State of the States: Alaska, Hawaii, Mo., Nev., R.I.

February 10, 2017 4 min read

Here are summaries of recent annual addresses by governors around the country.


Gov. Bill Walker (I) • Jan. 18

In his third annual State of the State address, Walker started his remarks on education by saying that Alaska has long ranked in the bottom of U.S. states in terms of student academic achievement and graduation rates. The governor said he wants an Alaska where youths turn to education over alcohol and drugs, and that the state must do a better job of preparing students for the future.

“To meet this challenge, we need to rethink our entire system of public education,” he said. “Alaskans must be at the heart of this effort.”

Walker said the state board of education is working throughout this year to get public input on recommendations to revamp the state’s education system, which he plans to take to the legislature next year. Among the board’s priorities, he said, are “improving student learning” and “ensuring excellent educators.”

—Arianna Prothero


Gov. David Y. Ige (D) • Jan. 23

Improving Hawaii’s schools will require flipping the state’s current top-down education bureaucracy to a “school-centered” system, the governor told lawmakers in his address, calling for more school autonomy.

“Schools need to be able to design their own programs, implement their plans, and be accountable for the results,” Ige said in his prepared remarks. “And they need to be encouraged to take risks and be creative.”

In his proposed budget, Ige is calling for more funding to go directly to schools. He also said he will propose a new grant program to support innovation in individual schools.

—Arianna Prothero


Gov. Eric Greitens (R) • Jan. 17

Plans to offer education savings accounts for special-needs children, and to protect funding in the K-12 classroom, were key points in the governor’s speech.

The state has “an education system that ranks near last in every measure that matters,” despite having “incredible young people” and the fact that Missourians’ pay about the national average for its education system, Greitens said. Missouri also ranks 47th in starting teacher pay, he said, and “our great teachers deserve to be paid more.”

Greitens also said more than half the state’s 520 districts do not offer an Advanced Placement class, and more than 100 do not have a student enrolled in chemistry. “We need to expand course-access programs, so that every child in Missouri can use technology to get the education they need,” he said.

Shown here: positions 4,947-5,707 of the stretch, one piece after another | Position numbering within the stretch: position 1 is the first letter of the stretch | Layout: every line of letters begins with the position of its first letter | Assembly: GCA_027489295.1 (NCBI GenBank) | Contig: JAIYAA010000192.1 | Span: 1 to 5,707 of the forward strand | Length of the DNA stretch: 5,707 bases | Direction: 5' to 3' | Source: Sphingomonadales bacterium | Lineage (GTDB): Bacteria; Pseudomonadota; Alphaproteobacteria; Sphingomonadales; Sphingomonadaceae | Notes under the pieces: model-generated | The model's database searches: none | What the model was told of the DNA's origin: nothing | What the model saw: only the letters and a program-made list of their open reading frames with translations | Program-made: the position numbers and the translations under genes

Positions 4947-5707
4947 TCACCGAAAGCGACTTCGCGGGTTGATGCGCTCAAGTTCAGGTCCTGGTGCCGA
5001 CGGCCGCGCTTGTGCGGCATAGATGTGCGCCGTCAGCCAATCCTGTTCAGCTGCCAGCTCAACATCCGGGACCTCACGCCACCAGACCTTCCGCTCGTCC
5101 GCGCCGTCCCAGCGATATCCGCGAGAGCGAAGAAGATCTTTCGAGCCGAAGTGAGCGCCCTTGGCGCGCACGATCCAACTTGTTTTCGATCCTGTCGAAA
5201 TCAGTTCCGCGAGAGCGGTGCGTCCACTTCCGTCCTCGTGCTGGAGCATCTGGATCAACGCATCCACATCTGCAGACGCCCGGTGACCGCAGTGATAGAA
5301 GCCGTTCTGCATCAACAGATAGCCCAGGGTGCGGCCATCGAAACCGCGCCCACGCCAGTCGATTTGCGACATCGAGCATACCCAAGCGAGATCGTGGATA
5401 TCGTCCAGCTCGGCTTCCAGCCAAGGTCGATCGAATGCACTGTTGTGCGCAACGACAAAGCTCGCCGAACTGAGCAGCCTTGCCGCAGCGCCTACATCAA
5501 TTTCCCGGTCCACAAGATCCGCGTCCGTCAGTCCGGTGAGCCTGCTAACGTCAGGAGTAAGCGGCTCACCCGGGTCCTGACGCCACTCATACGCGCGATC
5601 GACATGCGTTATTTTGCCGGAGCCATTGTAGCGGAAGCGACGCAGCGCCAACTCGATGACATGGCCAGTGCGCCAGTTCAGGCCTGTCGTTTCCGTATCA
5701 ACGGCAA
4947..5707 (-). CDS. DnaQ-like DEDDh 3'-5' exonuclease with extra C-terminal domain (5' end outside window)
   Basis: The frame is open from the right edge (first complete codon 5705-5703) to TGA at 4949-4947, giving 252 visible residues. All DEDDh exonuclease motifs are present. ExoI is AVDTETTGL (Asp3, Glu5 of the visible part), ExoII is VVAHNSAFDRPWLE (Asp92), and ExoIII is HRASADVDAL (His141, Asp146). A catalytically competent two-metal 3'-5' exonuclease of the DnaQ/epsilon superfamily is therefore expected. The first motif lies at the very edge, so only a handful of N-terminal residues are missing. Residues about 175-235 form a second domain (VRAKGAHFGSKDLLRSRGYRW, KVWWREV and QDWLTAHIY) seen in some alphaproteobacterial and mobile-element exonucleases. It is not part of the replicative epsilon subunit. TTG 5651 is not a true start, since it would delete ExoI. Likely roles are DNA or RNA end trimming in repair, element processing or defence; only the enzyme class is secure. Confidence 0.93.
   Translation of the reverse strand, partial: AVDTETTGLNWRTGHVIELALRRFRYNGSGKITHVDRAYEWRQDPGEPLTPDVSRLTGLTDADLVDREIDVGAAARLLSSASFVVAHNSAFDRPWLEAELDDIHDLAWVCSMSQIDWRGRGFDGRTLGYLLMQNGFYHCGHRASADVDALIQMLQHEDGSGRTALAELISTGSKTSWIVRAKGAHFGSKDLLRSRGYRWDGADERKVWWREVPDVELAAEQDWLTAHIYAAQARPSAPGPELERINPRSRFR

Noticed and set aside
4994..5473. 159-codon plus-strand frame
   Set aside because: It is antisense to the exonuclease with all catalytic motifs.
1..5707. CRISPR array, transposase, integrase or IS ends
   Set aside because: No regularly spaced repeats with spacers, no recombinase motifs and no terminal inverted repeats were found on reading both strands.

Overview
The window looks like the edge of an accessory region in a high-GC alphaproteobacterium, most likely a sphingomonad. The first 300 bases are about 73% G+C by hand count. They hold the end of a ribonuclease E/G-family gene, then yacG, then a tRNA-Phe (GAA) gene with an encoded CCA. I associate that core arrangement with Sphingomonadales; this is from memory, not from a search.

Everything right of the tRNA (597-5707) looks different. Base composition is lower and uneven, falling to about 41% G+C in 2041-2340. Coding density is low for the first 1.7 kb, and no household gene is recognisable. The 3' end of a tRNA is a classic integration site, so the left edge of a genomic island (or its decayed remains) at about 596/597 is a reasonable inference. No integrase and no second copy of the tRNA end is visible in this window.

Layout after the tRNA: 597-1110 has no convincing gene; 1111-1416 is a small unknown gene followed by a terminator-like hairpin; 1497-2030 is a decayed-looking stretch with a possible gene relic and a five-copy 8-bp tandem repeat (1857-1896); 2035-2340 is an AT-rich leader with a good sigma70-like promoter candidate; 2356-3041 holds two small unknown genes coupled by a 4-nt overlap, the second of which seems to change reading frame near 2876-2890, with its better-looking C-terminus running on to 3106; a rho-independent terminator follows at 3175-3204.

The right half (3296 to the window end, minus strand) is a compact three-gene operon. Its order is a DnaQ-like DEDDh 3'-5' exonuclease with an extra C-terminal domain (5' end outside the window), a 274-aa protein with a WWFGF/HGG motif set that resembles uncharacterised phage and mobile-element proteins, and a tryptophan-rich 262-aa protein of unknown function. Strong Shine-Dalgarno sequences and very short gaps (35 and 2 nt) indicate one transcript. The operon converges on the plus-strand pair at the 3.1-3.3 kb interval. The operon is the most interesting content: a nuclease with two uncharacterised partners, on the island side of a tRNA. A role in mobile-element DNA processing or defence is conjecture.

Although budget numbers were not specifically mentioned in the address, Greitens recommended about $90 million in cuts from education—mostly for public colleges—in a statement released before the speech. More than $10.8 million in cuts are in K-12, although he said in a videoaccompanying the statement that “not a penny” would come out of K-12 classrooms. The two largest would be $8.6 million in budget restrictions for busing elementary and secondary students and another $2 million taken from performance-based assessments.

—Michele Molnar


Brian Sandoval (R) • Jan. 17

The state’s controversial Education Savings Accounts program got a boost from Sandoval in his last State of the State address: a commitment of $60 million.

The law establishing ESAs in 2015 was challenged in court. Although the state supreme court ruled last year that the program was constitutional, it said the way the state planned to pay for it—by taking money from the same source as traditional school districts—was unconstitutional.

Sandoval did not specifically say where the $60 million for ESAs would come from, but he proposed a new education revenue source in his address—a 10 percent retail excise tax on recreational-marijuana sales, which would be used exclusively for education. (That 10 percent would be on top of an already existing tax on wholesale marijuana sales.)

Among his K-12 proposals in the biennial 2017-19 budget: $42 million to expand Zoom Schools, which provide additional support for students with limited English-language proficiency; $30 million to Victory Schools serving students in poverty; an extra $30 million in per-pupil funding for special education students; and $5 million toward gifted and talented programs. Sandoval also proposed $2 million to establish a new program, Nevada Connect Kids Initiative, to expand high-speed-broadband internet access in schools, particularly in rural areas.

His higher education initiatives included $20 million in Millennium scholarships, which provide up to $10,000 to college-bound students.

—Denisa R. Superville

Rhode Island

Gov. Gina Raimondo (D) • Jan. 17